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Florida Gulf Coast University

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Honors Program

Honors Thesis


The Honors Thesis is an original piece of student research. Working under an advisor, students produce a document, generally 50-100 pages in length (depending upon the discipline), that provides an overview of their research. In order to receive a grade for the Honors Thesis course, students must complete an open defense of their project. In some disciplines, the Honors Thesis is a creative or alternative media project. This is quite acceptable and even encouraged.

Students wanting to write an Honors Thesis should be engaged in a research project no later than three semesters prior to their intended defense date. The Honors Program recommends the following process for preparing for an Honors Thesis:

Two semesters prior to intended defense date: Contact several professors in the thesis discipline to talk with them about your ideas. Alternatively, take an honors contract in a class that explores your thesis topic in a preliminary way.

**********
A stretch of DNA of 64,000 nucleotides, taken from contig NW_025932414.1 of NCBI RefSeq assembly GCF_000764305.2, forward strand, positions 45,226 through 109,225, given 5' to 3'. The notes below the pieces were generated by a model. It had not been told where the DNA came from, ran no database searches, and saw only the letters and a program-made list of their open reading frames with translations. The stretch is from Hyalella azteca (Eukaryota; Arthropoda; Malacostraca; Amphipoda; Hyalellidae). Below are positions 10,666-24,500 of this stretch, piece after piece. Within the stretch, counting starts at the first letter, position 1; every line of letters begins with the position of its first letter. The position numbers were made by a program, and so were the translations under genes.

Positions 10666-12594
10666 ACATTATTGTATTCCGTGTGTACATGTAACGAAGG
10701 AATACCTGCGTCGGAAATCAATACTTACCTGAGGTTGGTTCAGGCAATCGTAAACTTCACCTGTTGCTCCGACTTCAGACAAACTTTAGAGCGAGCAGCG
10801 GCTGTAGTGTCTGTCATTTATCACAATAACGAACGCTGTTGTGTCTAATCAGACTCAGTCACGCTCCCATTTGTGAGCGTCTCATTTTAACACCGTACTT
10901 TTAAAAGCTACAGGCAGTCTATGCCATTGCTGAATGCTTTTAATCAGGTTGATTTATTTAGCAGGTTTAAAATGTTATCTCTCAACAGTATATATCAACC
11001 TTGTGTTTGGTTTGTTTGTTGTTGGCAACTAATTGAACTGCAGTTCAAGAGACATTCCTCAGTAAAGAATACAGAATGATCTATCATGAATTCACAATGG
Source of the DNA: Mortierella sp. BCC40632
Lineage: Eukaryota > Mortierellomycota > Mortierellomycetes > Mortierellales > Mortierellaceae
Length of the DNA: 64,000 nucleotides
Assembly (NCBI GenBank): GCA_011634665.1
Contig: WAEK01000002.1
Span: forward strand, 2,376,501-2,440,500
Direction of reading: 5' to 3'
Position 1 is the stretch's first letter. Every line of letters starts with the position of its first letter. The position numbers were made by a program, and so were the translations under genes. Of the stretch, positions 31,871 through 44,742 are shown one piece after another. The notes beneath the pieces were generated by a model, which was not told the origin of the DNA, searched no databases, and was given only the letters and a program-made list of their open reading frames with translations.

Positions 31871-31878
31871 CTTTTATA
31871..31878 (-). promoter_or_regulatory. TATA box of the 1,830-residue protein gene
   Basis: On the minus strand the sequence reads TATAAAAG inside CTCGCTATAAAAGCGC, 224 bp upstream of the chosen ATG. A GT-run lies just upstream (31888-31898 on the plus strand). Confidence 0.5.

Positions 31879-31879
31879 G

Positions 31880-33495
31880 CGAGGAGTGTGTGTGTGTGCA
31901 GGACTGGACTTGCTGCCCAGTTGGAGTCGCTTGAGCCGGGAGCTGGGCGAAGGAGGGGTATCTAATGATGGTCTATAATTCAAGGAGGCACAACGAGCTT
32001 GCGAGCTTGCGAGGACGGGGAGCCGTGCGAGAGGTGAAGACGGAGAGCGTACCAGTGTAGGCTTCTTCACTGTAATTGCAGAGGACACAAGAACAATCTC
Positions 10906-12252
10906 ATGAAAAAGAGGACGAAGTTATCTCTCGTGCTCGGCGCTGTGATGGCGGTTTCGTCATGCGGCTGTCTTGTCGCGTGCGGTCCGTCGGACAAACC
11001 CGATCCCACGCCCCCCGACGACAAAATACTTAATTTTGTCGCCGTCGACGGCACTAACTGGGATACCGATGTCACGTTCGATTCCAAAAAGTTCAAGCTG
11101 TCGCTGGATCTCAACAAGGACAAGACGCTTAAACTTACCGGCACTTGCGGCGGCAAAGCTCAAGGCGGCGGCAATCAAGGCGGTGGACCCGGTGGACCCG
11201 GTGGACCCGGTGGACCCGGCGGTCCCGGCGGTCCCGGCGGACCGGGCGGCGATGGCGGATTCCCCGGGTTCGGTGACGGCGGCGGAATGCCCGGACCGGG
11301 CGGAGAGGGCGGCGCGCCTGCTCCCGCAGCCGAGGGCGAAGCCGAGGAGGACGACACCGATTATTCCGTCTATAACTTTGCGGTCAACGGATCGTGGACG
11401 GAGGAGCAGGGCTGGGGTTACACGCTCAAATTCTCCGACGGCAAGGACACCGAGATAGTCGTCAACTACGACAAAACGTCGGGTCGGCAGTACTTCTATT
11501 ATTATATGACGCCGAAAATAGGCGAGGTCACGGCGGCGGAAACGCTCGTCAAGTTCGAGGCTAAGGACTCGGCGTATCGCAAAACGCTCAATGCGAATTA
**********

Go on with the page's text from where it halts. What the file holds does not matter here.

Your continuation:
Semester prior to intended defense date: Be working with the professor whom you would like to act as the primary reader for your thesis. You can do this through an independent study or more informally. Toward the end of the semester, you should submit a thesis proposal to your intended primary reader. This should be a 500-word description of your projected thesis. Once this is approved by your primary reader, the two of you should set up a meeting with the Honors Director to enroll you in a section of "Honors Thesis." Note: You should have this meeting no later than three weeks before the end of the semester prior to the one in which you want to complete the thesis.

Semester of intended defense date: Enroll in "Honors Thesis" and continue working on your thesis. You and your primary reader should negotiate a meeting schedule throughout the semester and clearly delineate what should be accomplished by each meeting period. Honors recommends that you meet no less than every second week. The entire thesis should be submitted to your readers by no later than three weeks before the end of the semester. Theses are defended on the last Tuesday of classes. And an electronic copy of the thesis, with the appropriate cover page (obtained through Honors) and in the proper format is due on the day of the defense.